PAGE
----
One of the ways to explore Spain is by car; either by driving yourself around with a rental car or by hiring a personal driver. This allows you to reach these lesser-known villages or those winding mountain roads. This form of transport also gives you more freedom to move where and when you want, plus not having to rely on the public transportation schedule is a bonus.
Car Rental in Spain
Most of the familiar car rental companies are available at the airports in Spain’s larger cities. The advantage of having a rental car is being able to explore Spain’s panoramas, diverse landscapes, and stunning beaches at your own pace. We recommend to always include all-inclusive insurance since the cost of having your car repaired can be quite costly in Spain.
International Driving Permit in Spain:
To obtain a rental car in Spain, members outside of the European Union, Switzerland, Norway, Liechtenstein, Andorra and Croatia, are obliged to have an international driving permit, which you can apply for in your country of residence. The only requirements are to have a driver´s license and to be minimum 18 years old. Within Spain you can obtain one from the Dirección General de Tráfico, which are present in all provinces.
Toll Roads in Spain:
Toll Roads in Spain are quite common and account for 10% of all roads in Spain. They are state-owned and are called ‘Carretera or Autopista de Peaje’. The main difference is that there is a small fee for using these roads but they are usually better maintained and have less traffic. They´re recognizable with the letters AP (Autopista de Peaje) instead of A (Autopista). For example, A-4 would be the road without a surcharge, while AP-65 will have a charge. Advice of these toll roads is supplied in plenty of time for the driver to change to a road without any additional cost.
In busy periods like Easter Holidays or the summer vacation, it is recommended using the toll roads if the budget permits, as during this period many traffic jams form.
Driving Rules in Spain:
First things first, for those coming from a country located in the CommonWealth, in Spain cars drive on the right side of the road.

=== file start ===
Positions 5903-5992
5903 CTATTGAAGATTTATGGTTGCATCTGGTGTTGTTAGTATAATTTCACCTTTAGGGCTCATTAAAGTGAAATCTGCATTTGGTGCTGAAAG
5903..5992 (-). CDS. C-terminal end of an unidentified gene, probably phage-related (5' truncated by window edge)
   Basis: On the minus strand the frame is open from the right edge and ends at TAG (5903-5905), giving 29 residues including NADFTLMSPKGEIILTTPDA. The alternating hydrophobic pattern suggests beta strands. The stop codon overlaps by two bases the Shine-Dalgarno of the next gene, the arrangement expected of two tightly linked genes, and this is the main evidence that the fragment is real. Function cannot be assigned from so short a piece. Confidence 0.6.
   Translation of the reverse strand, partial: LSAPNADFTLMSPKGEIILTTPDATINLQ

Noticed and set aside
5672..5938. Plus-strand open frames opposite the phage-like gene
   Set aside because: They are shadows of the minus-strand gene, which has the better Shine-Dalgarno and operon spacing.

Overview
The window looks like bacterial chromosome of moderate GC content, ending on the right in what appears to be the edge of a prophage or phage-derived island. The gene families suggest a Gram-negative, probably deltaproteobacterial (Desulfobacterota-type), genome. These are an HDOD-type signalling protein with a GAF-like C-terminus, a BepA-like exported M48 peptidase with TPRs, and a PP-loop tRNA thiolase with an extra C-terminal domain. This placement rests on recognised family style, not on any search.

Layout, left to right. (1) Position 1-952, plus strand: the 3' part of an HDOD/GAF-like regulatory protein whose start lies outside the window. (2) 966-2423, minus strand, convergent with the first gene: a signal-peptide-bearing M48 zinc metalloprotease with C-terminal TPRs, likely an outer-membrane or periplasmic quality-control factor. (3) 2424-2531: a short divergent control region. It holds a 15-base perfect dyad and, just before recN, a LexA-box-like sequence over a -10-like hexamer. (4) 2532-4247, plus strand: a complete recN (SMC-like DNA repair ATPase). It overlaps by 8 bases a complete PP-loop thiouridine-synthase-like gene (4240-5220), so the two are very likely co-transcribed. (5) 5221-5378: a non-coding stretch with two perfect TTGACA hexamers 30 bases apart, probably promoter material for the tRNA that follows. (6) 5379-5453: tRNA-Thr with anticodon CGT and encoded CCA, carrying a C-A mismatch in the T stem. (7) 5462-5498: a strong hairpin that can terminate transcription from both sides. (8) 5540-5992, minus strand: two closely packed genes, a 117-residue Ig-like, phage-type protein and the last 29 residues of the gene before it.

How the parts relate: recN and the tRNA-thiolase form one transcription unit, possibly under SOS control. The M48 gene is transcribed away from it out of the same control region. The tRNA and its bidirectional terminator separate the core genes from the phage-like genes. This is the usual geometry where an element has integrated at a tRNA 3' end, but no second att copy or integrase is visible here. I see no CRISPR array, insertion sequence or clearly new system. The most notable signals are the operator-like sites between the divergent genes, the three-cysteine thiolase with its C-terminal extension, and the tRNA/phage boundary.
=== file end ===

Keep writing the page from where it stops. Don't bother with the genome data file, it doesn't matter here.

The speed limit in Spain is 50 km/h (30 m/h) in the towns, 90-100 km/h (55 m/h) on open roads or 120 km/h (75 m/h) on the motorways. The speed limit is always indicated so watch out, since at some places the speed limit is reduced and the fines can be quite high. Seatbelts in front and rear are mandatory, and these fines can also be high.
The main standard driving rules are those that apply in most Western countries.
Other, more awkward rules of driving in Spain are rather unbelievable but good to take into account.
- If you are driving with one hand or have your arm outside the car, you can be fined € 100,- ($ 90,-).
- Drive with your shirt and proper shoes on. Because if the driver goes barefoot, wearing flip flops or is without a shirt you could be fined $ 200,- ($ 180,-).
- The car horn cannot be used, only in case of an emergency. If the driver is honking at his friend across the street, the person could be fined € 80,-, ($ 95,-).
- If the police spot someone in the act of eating a sandwich, putting on make-up or talking on a mobile phone, a fine of € 200,- ($ 180,-) will be given.
- The highest traffic fine you can get in Spain is parking in an area that forms part of a National Park such as the beach, a forest or a mountain. These fines can go as high as € 6.000,- ($ 7.100,-).
Useful words while driving in Spain
Alquilar un coche – Rent/hire a car
Autopista – Highway – Motorway
Autopista de peaje – Toll roads
Carnet de conducir – Driver’s license
Carretera – Road
Cartel – Sign
Derecha – Right
Derecho – Straight
Direcciones – Directions
Estacionamiento – Parking lot
Gasolina – Gas – Petrol
Izquierda – Left
Rotonda – Roundabout
Semáforo . Traffic light
Seguro de coche – Car insurance
Spain is one of the safest countries in the world for travelling around by car. The roads are in very good condition and all people take the rules of the road very seriously. It is a beautiful way of discovering the interior of the country, meeting local people, visiting nature, and isolated villages.